DC -- Donald W. Reynolds Center (SAAM) -- Exhibit: Joseph Cornell:
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CORN_191215_01.JPG: Joseph Cornell
CORN_191215_04.JPG: Soap Bubble Set, 1949-50
Soap Bubble Set offers a theatrical glimpse into the cosmos. Situated on Earth, the viewer observes the mountains and valleys of the moon, first discovered by Galileo Galilei in 1610. The glasses, holding specimens of land and sea, embody the gravitational pull of the earth, perhaps in relation to the lunar influence on tides. The freely moving sphere rolls between the opposing forces while cutouts of shells, stars, and other references to the natural world float above. Following Edwin Hubble's confirmation of the rapidly expanding universe in 1929, the metaphor of a swelling soap bubble proliferated in the popular press. For Cornell, who had a long-standing interest in astronomy and stayed abreast of breaking news, this metaphor would have resonated with his own memories of blowing bubbles with clay pipes as a child and the wonder of their creation. Cornell's series of Soap Bubble Sets, sometimes called planetariums, is a decade-long rumination on the great astronomers of the past and the contemporary discoveries and innovations in space technology.
CORN_191215_13.JPG: Americana: Natural Philosophy (What Makes the Weather?), ca 1959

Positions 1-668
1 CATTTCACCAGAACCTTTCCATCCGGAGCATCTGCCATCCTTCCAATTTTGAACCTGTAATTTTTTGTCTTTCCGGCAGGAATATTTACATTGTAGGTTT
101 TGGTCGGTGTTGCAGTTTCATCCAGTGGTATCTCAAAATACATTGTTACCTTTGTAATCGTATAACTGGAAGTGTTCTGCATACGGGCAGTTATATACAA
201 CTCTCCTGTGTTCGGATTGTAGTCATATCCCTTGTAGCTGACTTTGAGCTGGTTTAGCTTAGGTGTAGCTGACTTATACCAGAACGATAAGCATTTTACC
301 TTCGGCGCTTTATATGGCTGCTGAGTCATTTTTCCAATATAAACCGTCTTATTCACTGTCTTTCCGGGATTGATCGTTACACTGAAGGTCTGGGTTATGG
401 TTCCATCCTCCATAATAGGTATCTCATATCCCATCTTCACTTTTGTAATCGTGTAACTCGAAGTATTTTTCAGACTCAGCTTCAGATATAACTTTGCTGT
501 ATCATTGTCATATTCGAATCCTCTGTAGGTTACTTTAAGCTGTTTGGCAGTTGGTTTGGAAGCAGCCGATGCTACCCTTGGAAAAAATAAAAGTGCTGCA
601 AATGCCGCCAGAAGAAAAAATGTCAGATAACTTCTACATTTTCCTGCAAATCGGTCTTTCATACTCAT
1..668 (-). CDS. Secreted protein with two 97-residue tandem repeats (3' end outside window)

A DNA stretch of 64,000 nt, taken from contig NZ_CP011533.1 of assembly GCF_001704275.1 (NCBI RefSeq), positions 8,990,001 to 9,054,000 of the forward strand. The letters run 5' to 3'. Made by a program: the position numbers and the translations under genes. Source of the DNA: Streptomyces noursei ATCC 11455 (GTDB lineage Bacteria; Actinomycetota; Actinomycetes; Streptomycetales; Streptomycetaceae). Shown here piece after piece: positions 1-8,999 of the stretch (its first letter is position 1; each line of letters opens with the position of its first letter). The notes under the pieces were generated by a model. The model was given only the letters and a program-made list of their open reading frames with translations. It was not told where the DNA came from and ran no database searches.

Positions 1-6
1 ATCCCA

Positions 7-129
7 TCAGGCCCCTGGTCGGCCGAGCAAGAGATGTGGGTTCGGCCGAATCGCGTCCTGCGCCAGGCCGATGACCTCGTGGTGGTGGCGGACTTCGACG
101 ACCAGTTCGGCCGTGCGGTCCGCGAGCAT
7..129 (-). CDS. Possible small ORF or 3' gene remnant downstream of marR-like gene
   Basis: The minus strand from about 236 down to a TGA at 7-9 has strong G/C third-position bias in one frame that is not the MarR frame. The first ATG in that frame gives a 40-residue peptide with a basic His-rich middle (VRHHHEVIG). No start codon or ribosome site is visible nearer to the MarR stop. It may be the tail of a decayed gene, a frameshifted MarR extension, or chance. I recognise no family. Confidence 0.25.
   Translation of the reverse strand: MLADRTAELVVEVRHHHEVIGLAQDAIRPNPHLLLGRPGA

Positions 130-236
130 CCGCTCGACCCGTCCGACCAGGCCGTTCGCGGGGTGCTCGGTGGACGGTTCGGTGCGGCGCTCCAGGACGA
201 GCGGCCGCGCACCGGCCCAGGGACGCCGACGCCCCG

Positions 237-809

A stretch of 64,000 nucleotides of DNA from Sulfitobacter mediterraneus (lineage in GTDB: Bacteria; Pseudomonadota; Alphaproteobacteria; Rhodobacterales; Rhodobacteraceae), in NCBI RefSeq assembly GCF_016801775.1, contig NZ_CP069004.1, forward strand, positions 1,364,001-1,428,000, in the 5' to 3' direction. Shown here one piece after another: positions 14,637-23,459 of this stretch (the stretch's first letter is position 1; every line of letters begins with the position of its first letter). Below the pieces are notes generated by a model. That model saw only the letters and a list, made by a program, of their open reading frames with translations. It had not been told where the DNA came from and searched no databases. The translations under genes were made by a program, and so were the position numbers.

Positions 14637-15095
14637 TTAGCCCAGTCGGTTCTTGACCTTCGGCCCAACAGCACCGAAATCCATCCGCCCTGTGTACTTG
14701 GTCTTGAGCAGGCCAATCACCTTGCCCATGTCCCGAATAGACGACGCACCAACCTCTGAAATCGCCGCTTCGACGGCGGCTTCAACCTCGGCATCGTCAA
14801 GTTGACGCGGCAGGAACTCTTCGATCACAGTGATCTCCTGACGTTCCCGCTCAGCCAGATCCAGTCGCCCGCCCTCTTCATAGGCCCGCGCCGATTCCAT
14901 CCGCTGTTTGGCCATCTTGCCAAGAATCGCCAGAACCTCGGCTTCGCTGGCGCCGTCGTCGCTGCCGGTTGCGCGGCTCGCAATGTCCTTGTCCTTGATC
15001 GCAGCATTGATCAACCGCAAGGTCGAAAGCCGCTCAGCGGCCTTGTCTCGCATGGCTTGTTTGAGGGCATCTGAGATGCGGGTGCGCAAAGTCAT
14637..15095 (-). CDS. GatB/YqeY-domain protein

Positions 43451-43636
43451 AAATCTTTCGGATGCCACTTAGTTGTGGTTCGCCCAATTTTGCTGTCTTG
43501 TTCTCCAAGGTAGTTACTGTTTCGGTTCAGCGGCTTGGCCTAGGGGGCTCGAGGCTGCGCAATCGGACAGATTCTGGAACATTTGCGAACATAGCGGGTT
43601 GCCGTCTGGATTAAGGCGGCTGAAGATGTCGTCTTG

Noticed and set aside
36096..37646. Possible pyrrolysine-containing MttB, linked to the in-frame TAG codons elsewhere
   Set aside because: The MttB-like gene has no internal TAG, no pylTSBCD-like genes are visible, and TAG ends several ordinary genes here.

Americana: Natural Philosophy (What Makes the Weather?) is one variant in a series of collages featuring the young boy in John Singleton Copley's 1771 painting, Daniel Crommelin Verplanck. Joseph Cornell takes the boy out of his home environment and transposes him into a Western landscape, with the natural wonders of the American frontier just over his shoulder. Cornell considered Copley to be one of the first "American artists who worked out their own style of seeing." While paying homage to a great artist of the past, Cornell brings weight to the collage by juxtaposing Copley's boy and the glowing landscape with cutouts from children's books that illustrate scientific phenomena like rainbows and circumpolar constellations. The collage is a merger of Cornell's fantasy and reality, and a contemporary response to the technological advancements and exciting discoveries of the Space Age.
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2019 photos: Equipment this year: I continued to use my Fuji XS-1 cameras but, depending on the event, I also used a Nikon D7000.
Trips this year:
a four-day jaunt to Massachusetts (Boston, Stockbridge, and Springfield) to experience rain in another state,
Asheville, NC to visit Dad and his wife Dixie,
four trips to New York City (including the United Nations, Flushing, and the New York Comic-Con), and
my 14th consecutive San Diego Comic-Con (including sites in Utah).
Number of photos taken this year: about 582,000.